Conference and Meeting Travel: Five ways it differs from other business travel

business travelAs I write this, I’m en route to Chicago from New York, the first leg of a trip that will bring me to Vancouver where I’ll be when this story runs. For the first time in a few years, I’m headed to a professional conference, and the preparation process, it has occurred to me, is different from other forms of business travel. From the packing list to the mindset, it’s unlike the other business trips I’ve taken this year.

So, how is conference and meeting travel different? Here are five ways that came to mind pretty quickly:

1. The packing list: my bag is a lot lighter than it usually is (I’ll write more about this later in the week). Convention and meeting travel usually translates to a lighter load (unless you’re stuck toting last-minute items that weren’t shipped in advance)2. The intent is focused: when I go to a conference or event, I usually don’t have a lot of ancillary business scheduled … unlike a routine trip to see my team in London, in which case I try to lump in both business and travel stuff with friends, contacts and former colleagues. On a conference trip, I’m only thinking about the conference – nothing else.

3. The schedule and priorities shift: on a normal business trip, I try to have a return flight later on my final day in town. This gives me the maximum amount of time on the ground relative to cost, ultimately making my trip more productive (better return on investment). On a convention/conference trip, you can wind up stuck in town for a final morning, in order to maximize the value of the last night of the event – and the day after becomes a total flush.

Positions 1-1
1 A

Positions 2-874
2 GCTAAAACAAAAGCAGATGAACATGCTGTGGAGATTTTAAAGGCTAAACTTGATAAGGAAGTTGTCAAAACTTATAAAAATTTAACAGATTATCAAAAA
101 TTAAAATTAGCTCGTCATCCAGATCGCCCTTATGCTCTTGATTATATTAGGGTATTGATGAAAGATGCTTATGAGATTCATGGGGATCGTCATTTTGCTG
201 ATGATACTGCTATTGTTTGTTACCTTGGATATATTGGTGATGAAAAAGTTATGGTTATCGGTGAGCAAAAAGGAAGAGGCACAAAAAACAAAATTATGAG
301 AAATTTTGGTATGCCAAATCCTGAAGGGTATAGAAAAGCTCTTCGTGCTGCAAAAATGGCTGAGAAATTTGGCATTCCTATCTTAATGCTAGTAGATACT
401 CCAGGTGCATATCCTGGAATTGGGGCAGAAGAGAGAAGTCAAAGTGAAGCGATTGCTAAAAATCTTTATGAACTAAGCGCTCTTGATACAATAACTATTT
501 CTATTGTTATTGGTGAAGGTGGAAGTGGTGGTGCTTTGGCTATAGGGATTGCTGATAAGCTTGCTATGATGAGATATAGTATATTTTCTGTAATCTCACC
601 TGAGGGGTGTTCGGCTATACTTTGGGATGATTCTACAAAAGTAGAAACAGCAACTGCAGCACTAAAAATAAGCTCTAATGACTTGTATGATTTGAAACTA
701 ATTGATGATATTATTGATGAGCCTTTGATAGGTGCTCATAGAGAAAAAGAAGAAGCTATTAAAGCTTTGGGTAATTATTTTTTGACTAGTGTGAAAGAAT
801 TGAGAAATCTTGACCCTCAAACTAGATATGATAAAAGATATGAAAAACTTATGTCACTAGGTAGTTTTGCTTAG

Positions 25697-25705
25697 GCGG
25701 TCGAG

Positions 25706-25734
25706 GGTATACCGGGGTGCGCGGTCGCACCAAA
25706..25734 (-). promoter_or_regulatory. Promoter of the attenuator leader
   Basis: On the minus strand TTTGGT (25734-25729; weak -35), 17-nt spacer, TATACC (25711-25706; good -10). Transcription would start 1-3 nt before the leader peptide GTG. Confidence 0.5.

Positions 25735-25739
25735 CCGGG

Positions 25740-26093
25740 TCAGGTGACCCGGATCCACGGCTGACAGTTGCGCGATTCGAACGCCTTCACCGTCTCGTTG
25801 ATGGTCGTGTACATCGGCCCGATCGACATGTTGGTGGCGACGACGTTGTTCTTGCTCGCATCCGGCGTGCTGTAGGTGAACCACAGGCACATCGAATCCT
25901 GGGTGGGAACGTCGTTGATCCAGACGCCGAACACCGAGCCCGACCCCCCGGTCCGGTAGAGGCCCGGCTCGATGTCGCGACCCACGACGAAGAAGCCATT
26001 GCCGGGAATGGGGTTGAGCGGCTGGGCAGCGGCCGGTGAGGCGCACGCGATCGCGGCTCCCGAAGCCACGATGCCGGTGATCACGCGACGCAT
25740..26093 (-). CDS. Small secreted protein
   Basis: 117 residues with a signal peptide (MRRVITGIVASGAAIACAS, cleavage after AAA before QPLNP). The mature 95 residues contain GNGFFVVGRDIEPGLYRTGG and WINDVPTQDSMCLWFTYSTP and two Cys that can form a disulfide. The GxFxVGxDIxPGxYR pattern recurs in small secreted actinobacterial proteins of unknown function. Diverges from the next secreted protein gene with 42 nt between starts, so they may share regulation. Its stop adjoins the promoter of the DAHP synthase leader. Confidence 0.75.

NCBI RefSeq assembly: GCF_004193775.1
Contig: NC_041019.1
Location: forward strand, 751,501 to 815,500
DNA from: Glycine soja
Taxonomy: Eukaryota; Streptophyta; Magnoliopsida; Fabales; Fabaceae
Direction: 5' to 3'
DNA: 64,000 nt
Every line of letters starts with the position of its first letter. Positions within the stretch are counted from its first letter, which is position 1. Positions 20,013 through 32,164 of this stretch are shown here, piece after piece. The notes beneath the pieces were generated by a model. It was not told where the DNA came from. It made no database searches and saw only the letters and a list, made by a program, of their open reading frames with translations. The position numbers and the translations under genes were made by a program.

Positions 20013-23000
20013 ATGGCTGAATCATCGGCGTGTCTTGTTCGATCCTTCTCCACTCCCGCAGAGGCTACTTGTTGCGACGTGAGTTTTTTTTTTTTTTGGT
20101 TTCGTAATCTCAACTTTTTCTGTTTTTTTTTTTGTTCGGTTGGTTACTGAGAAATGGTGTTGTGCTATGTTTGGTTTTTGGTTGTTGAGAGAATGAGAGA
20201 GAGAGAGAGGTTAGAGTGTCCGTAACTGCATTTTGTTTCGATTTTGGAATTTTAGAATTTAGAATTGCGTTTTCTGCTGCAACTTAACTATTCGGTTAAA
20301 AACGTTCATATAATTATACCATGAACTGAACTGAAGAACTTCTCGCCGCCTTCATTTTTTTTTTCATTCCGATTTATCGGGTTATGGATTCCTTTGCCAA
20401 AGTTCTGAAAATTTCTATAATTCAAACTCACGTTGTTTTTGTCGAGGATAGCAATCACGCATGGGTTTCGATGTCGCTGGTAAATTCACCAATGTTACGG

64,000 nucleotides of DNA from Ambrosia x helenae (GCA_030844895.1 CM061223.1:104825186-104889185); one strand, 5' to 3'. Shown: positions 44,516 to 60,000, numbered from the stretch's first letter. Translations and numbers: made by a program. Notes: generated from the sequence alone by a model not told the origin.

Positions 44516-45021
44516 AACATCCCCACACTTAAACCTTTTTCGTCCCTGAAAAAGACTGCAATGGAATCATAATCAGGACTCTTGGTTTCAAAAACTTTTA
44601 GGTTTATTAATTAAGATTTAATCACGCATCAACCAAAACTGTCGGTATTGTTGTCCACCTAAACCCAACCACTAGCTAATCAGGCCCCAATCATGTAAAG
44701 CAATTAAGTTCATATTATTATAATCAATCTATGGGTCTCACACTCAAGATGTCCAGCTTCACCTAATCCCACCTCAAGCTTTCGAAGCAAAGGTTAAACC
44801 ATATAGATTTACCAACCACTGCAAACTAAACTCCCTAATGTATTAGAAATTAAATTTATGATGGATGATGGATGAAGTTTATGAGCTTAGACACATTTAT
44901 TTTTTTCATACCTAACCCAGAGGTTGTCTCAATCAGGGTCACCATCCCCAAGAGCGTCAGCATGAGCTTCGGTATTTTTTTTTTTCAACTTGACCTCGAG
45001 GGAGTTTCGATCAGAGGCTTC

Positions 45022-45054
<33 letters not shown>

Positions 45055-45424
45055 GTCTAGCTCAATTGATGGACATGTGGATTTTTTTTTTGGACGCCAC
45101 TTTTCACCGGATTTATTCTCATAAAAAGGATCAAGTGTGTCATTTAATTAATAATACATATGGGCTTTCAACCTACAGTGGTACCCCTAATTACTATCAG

4. The pace and agenda are wacky: client visits, regular visits with my team and even sales calls tend to be predictable. Even if I can tack on recreational travel or additional business, I tend to know what’s going on before I hit the ground, and not much changes once I arrive. Sure, crazy stuff arises from time to time, but most trips are predictable. One conference trips, you wind up hoping to score meetings, drum up some new contacts and just “see what’s out there.” This means that a lot can change quickly, and you have to be ready for anything!

5. The end is much more welcome: at the end of a convention, I usually just want to get home. I’m tired from walking around, making contacts, meeting people I know and generally being “on.” Even trips to meet with clients aren’t this exhausting, because the agenda is usually set and the objectives are so specific. On the last day of a conference, I actually find myself looking forward to getting on a plane … for a change.

Five good reasons to screw up your frequent flier mile strategy